1. Create a home movie theater for outdoor movie fun
Going to a theater can be a fun and exciting experience — often involving lots of great opportunities to practice interactions and use learned skills — but can also be a bit overwhelming for those with autism. For a fun twist, why not consider creating an at-home theater in your backyard? It’s relatively easy to achieve:
Hang sheets on the side of your house or a tall fence and set up a projector. Lay out tons of pillows and blankets to create a homey, cozy outdoor atmosphere, and set up plenty of camping chairs or benches for additional seating. Hang strands of lights and paper lanterns for even more coziness. Invite family and friends to join your movie party, then pop some popcorn, gather up everyone’s favorite snacks, and settle in for a great time!
2. Get outside for long walks in the woods
3. Get to the lake or the beach for sun and sand
4. Try new physical activities
5. Make up a new game
An Individual Education Plan (IEP) meeting is a tool that special education professionals and other support staff use to plan, monitor, and revise a child’s education plan for the coming year or other chosen time periods. These meetings are essential to ensure that the child will receive the support and services that they need to achieve the goals set for the coming period.
Parents and other relatives will usually be present, and it’s important to understand that for many of them, this meeting can be an incredibly emotional event. It is not at all unusual for these family members to become confused, angry, upset, or exhibit other intense emotions during the meeting.
As members of the support staff, we need to ensure that the meeting is productive while remaining helpful and supportive to the family.
BE PREPARED & PROFESSIONAL
Parents and other family members attending the meeting are looking to you to assure them their child is in good hands. Coming to the meeting prepared and exhibiting professionalism during the meeting will go a long way toward making them more comfortable.
Actively Assess the IEP During the Meeting
An IEP meeting is an active discussion to make sure everybody involved in the child’s education is working toward the same goals. Don’t hesitate to provide your input during the meeting.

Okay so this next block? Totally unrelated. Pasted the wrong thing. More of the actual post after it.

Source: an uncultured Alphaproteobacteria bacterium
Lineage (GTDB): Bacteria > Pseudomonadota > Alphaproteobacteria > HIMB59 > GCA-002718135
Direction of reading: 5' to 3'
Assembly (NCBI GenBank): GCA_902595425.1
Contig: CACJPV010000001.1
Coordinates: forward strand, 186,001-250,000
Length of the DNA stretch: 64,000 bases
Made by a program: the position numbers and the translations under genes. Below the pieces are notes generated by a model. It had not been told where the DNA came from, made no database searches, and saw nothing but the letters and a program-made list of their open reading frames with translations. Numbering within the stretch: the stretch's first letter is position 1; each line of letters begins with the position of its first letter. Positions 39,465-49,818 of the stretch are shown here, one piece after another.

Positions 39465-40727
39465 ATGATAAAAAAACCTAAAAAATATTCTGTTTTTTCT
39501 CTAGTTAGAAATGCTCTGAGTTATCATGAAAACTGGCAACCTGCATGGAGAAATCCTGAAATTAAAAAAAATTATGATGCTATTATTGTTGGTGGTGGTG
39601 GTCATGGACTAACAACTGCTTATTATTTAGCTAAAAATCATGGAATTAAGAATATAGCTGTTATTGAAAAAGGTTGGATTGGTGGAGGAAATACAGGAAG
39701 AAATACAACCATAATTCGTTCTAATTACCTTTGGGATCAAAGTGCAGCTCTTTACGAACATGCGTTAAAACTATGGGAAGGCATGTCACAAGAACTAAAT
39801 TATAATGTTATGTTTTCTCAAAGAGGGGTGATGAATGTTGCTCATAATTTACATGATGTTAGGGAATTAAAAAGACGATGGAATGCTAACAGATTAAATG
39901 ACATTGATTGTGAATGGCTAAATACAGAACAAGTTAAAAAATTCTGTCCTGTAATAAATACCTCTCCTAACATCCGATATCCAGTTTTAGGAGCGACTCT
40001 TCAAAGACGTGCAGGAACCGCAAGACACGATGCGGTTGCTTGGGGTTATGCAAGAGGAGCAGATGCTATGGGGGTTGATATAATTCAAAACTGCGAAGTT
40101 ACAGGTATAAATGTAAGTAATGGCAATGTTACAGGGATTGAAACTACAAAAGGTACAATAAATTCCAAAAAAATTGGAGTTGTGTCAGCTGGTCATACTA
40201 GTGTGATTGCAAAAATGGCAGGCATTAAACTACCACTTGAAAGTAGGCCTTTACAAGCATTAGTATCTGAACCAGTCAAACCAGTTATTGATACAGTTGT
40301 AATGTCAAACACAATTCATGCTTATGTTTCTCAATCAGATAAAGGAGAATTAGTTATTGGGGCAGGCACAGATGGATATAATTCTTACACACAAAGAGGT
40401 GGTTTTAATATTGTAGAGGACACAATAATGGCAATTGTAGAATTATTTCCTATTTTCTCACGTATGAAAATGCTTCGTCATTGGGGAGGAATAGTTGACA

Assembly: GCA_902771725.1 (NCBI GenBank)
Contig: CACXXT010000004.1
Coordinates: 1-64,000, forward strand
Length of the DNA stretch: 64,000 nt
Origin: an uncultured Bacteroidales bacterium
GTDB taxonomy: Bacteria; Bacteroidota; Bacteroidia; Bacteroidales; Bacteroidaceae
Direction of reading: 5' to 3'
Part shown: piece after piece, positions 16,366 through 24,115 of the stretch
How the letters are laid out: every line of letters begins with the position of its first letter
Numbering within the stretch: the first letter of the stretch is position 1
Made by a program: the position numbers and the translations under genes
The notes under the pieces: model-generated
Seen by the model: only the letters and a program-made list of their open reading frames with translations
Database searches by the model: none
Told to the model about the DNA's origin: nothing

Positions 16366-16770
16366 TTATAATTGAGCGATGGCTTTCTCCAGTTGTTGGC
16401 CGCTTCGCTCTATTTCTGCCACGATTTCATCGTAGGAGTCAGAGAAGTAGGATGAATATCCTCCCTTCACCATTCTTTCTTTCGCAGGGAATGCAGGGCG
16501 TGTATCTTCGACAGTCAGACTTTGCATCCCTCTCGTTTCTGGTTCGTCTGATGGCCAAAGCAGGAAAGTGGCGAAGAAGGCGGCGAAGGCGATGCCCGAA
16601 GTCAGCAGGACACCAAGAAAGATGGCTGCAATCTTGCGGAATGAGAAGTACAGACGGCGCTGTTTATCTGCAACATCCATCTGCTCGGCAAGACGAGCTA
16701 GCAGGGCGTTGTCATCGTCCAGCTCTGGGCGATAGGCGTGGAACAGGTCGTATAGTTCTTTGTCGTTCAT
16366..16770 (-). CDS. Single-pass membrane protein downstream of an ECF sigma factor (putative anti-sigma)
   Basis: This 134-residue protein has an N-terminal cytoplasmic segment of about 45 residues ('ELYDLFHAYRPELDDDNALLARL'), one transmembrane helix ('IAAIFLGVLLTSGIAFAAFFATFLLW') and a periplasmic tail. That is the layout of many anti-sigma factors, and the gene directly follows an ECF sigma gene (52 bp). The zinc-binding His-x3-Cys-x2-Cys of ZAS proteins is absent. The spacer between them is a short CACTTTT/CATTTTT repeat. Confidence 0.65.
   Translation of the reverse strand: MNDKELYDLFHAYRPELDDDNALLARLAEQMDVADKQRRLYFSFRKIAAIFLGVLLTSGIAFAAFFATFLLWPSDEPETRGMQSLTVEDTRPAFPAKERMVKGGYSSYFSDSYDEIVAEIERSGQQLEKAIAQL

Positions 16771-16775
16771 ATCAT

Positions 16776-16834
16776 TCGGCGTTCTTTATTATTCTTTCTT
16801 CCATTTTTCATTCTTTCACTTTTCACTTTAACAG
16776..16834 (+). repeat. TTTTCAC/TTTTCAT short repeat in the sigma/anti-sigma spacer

Be a Good Listener & Actively Participate
All participants in the meeting are there for a reason. It’s essential that everyone has a voice and has a chance to be heard.
Direct Support to the Families - Advocate for Them
It is critical that the family members in attendance feel that the support staff is their child’s advocate - not their enemy. Be sure to address their needs and concerns throughout the meeting.
It is essential that parents and other loved ones present at the IEP feel that their child’s needs are being met. We can help ensure that the meeting is productive and addresses their needs and concerns by coming prepared, ready to listen, and willing to take action.
Books are a critical part of every young child’s development. You probably remember certain books you had as a child that taught you about animals, shapes, colors, numbers and more.
For children with autism, books are a great sensory toy that can help them recognize emotions, understand social cues, and receive valuable sensory input.
We’ve gathered a short list of our favorite interactive, sensory, or counting books to help your child’s development in a fun and stimulating way.
Point to Happy
Never Touch a Monster
Touch! My Big Touch-and-Feel Word Book
The Ocean (Touch and Explore)
Dog’s Colorful Day
The Three Little Pigs: A Nosy Crow Fairy Tale
Ten Pigs: An Epic Bath Adventure
Enjoy the Best Books to Touch, Learn, and PlaY
For children with autism, books are a great way to combine playtime with critical development of knowledge and skills. These books provide a stimulating visual, or sometimes tactile, sensory experience while teaching them about emotions, social cues, counting and numbers, and more.
This list includes our favorite interactive, sensory, and counting books for young children with autism. If you purchase one of these books, let us know what you thought!
Changing Lives. together
1573 Fall River Ave
Seekonk, MA 02771